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In the first experiment, the scientists found that when the researcher was seen to be trying to get the fruit, the child more often than not picked up the fruit and gave it back to the researcher. However, in the control group, only 4% of children did so.
Surprisingly, even with the higher cost of generosity in the second experiment, about 37% of the test group children offered the fruit to the researcher, but none in the control group. True, the children in the test group looked at the fruit with an apparent desire to eat it, but then they gave it back.
Co-researcher Andrew Metzoff says, “We think this captures a kind of baby-sized version of altruistic helping."
Interestingly, the rate at which infants showed this helpfulness remained unchanged from the first time to the latest time the experiment was done, even when the same set of children was used. This shows, the scientists think, that children did not need to learn altruism during the study. Instead, they were ready to help people unknown to them, and from outside their immediate family, not once but multiple times, and without being urged or asked.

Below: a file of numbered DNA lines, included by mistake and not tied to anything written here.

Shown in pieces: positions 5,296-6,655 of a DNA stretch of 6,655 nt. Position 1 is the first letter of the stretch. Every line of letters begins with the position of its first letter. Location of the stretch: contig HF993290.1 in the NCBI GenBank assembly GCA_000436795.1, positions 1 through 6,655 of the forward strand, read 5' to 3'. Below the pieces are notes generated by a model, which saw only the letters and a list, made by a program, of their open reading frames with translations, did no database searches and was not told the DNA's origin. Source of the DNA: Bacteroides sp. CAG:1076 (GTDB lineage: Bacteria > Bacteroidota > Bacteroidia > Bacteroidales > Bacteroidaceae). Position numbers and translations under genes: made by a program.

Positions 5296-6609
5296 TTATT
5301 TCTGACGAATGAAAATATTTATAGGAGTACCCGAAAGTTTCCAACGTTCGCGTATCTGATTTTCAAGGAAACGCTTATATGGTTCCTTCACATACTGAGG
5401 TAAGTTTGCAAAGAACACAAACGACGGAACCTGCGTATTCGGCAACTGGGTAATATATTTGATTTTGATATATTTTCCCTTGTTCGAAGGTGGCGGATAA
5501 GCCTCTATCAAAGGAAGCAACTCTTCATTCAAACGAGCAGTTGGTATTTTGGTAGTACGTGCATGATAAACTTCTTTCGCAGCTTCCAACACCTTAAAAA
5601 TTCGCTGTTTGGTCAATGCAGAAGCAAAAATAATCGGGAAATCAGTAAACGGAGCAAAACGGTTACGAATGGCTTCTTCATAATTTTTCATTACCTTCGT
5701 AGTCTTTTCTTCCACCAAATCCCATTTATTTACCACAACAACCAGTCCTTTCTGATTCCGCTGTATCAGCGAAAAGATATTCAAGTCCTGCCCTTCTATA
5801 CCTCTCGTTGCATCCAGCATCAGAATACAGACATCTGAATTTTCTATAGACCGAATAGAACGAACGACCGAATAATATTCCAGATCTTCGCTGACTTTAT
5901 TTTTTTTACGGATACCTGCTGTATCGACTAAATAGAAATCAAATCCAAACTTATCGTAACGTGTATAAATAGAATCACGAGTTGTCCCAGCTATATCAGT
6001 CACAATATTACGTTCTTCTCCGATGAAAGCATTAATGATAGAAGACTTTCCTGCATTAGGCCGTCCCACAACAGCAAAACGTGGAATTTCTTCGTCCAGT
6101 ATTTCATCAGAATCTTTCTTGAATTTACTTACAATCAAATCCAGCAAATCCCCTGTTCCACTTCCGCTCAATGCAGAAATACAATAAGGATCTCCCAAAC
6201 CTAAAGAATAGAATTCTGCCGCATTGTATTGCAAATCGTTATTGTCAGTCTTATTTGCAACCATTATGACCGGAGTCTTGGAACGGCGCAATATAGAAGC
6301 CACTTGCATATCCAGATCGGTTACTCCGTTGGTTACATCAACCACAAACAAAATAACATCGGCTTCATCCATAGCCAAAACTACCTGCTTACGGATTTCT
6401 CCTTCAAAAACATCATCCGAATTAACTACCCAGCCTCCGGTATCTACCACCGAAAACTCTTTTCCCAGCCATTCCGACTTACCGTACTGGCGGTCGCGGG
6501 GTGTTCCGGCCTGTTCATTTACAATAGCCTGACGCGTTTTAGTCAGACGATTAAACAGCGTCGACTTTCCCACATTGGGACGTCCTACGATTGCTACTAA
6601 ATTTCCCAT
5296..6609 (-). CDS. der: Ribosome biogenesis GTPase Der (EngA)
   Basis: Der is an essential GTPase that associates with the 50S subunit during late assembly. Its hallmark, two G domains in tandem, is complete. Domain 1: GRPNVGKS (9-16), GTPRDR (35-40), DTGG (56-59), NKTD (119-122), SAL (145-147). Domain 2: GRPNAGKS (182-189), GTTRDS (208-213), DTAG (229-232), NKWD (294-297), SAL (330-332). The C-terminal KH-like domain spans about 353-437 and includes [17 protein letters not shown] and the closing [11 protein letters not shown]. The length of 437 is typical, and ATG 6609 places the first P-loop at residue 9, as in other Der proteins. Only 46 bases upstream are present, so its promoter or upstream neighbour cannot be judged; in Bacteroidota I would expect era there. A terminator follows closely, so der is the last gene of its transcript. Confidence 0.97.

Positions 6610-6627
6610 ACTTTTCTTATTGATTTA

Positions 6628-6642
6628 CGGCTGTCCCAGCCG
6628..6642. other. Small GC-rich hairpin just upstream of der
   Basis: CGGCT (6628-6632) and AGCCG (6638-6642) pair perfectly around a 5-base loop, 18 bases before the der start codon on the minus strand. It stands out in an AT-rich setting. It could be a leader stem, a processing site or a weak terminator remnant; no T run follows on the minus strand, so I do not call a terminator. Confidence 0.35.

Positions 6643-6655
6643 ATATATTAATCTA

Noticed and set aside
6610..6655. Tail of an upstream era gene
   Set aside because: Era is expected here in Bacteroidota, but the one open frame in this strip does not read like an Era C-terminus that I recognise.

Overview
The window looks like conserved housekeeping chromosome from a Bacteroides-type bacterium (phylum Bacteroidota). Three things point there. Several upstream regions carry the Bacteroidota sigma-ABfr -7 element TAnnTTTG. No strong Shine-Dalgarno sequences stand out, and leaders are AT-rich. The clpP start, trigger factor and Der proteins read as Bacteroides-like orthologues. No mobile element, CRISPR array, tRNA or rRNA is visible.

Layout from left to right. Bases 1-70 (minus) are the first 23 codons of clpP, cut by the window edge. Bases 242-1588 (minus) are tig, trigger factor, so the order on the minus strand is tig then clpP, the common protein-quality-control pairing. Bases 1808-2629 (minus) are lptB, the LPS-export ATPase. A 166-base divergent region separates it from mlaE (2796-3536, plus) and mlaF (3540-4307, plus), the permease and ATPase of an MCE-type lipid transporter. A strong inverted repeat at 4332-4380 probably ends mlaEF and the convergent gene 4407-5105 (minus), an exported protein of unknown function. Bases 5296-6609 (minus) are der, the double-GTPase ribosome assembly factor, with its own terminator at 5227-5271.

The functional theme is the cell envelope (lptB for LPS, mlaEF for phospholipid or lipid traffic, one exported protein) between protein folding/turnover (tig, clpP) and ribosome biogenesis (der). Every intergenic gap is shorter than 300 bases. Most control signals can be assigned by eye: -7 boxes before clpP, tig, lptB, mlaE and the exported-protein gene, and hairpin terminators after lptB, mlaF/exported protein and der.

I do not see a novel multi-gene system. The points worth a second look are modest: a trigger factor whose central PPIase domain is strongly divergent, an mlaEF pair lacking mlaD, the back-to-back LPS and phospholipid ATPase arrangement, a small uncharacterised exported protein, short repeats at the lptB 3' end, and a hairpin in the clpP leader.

Some children were especially likely to do this, however. This included those with siblings and those from certain cultures. This could show that while children do have an inborn tendency to help those in need, this can be trained into a higher level of expression by their environmental stimuli as well. Older research has shown that adults with certain cultural environments in which interdependent living is encouraged do better at helping. Interdependence means placing priority on the level of connectedness with others.
And interestingly, an earlier study in 2014 shows that even a brief but pleasant relationship such as few minutes of playing ball while talking with a child primes the child to perform helpful acts towards the other person. The same helpfulness is present but at a much lower level, from a half to a third, of that seen in the first setting. The results were interpreted as indicating the possibility that playing with a child builds a sense of trust in the other person within the child. This in turn makes it easier for the child to learn that person’s culture, developing better behavioral and social patterns. Conclusion
Barragan observes: “We think certain family and social experiences make a difference, and continued research would be desirable to more fully understand what maximizes the expression of altruism in young children. If we can discover how to promote altruism our kids, this could move us toward a more caring society.” Journal reference:
Barragan, R.C., Brooks, R. & Meltzoff, A.N. Altruistic food sharing behavior by human infants after a hunger manipulation. Sci Rep 10, 1785 (2020). https://doi.org/10.1038/s41598-020-58645-9
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